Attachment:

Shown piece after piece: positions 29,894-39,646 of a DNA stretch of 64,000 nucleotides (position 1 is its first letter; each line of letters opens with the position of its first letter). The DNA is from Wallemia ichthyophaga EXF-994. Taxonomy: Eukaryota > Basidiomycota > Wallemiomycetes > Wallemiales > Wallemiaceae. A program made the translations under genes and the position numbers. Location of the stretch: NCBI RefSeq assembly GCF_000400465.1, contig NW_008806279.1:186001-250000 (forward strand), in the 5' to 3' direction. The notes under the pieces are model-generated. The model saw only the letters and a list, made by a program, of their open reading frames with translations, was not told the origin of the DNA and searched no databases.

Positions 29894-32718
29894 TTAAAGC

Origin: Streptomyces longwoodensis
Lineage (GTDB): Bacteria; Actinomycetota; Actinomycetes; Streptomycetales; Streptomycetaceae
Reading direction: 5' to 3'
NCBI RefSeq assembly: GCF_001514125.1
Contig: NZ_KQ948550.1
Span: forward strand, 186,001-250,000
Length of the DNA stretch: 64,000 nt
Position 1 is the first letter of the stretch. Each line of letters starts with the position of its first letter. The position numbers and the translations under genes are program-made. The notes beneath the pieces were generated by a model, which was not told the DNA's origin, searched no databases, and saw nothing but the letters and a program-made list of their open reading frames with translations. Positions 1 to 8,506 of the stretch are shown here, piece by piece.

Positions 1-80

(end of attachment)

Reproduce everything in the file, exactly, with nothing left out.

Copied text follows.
Shown piece after piece: positions 29,894-39,646 of a DNA stretch of 64,000 nucleotides (position 1 is its first letter; each line of letters opens with the position of its first letter). The DNA is from Wallemia ichthyophaga EXF-994. Taxonomy: Eukaryota > Basidiomycota > Wallemiomycetes > Wallemiales > Wallemiaceae. A program made the translations under genes and the position numbers. Location of the stretch: NCBI RefSeq assembly GCF_000400465.1, contig NW_008806279.1:186001-250000 (forward strand), in the 5' to 3' direction. The notes under the pieces are model-generated. The model saw only the letters and a list, made by a program, of their open reading frames with translations, was not told the origin of the DNA and searched no databases.

Positions 29894-32718
29894 TTAAAGC

Origin: Streptomyces longwoodensis
Lineage (GTDB): Bacteria; Actinomycetota; Actinomycetes; Streptomycetales; Streptomycetaceae
Reading direction: 5' to 3'
NCBI RefSeq assembly: GCF_001514125.1
Contig: NZ_KQ948550.1
Span: forward strand, 186,001-250,000
Length of the DNA stretch: 64,000 nt
Position 1 is the first letter of the stretch. Each line of letters starts with the position of its first letter. The position numbers and the translations under genes are program-made. The notes beneath the pieces were generated by a model, which was not told the DNA's origin, searched no databases, and saw nothing but the letters and a program-made list of their open reading frames with translations. Positions 1 to 8,506 of the stretch are shown here, piece by piece.

Positions 1-80